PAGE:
[1] and Stacked Sparse Denoising Autoencoder (SSDA) [10]. We test SRC using a subset of 20K images on CASIA-WebFace. However, even on this sampled training set, the estimation of SRC is already impractically slow. For SSDA, We use the same hyper-parameters with [10] and the same number and dimensions of hidden layers with our model. In this paper, all the experiments are conducted on a standard desktop with Intel Core i7 CPU and GTX TiTan GPUs.

Fig. 9: Some examples of recovered faces by RLA and IP-RLA on the 50OccPeople dataset. The first row shows normal faces, the second row shows occluded faces, and the rest rows display the results of RLA and IP-RLA.

Iv-C Results and Comparisons

Iv-C1 Occlusion Removal

We first look into intermediate outputs of the proposed RLA during the process of occlusion removal, which are visualized in Fig. 5. It can be observed that our model does remove occlusion step by step. Specifically, at the first step, the face reconstruction network of the model produces a probable profile of the face, where occluded parts may not be so clear as non-occluded parts. The occlusion prediction network provides a coarse estimation of the occlusion region. Then the outputs are refined progressively upon the states of previous steps. For example, one can see that more and more structures and textures are added to the face profile, and the shape of the occlusion region becomes sharper and sharper.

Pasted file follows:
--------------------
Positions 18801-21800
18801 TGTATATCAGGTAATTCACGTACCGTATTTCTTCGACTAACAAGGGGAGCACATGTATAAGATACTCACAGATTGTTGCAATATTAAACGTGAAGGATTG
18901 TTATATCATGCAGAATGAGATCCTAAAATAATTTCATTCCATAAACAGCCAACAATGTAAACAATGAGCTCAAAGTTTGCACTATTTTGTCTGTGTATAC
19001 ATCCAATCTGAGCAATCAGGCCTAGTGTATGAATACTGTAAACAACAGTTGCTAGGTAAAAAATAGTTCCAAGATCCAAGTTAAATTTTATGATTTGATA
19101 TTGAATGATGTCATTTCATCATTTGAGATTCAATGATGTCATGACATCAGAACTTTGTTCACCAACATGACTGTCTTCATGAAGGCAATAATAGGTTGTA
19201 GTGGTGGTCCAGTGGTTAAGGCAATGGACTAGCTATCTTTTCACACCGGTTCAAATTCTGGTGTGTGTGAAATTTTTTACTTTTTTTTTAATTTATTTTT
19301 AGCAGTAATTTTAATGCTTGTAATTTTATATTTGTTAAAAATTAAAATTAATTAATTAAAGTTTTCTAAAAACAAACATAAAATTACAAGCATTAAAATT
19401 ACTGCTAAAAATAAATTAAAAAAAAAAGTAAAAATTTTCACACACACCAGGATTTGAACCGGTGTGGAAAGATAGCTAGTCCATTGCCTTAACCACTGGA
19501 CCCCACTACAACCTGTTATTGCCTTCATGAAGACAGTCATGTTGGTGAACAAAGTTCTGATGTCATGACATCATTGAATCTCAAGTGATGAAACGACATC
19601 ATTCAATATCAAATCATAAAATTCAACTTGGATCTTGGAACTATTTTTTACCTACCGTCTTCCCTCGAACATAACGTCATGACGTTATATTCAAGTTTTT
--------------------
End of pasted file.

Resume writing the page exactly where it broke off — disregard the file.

To verify the ability of our proposed model for occlusion removal, we present qualitative comparisons with several methods including Principal Component Analysis (PCA), Autoencoder (AE), Sparse Representation-based Classification (SRC) [1] and Stacked Sparse Denoising Autoencoder (SSDA) [10], with different types of occlusion. We also evaluate the contribution of components in our model in ablation study, which include face reconstruction channel of RLA (Face Rec), RLA and the identity-preserving RLA (IP-RLA).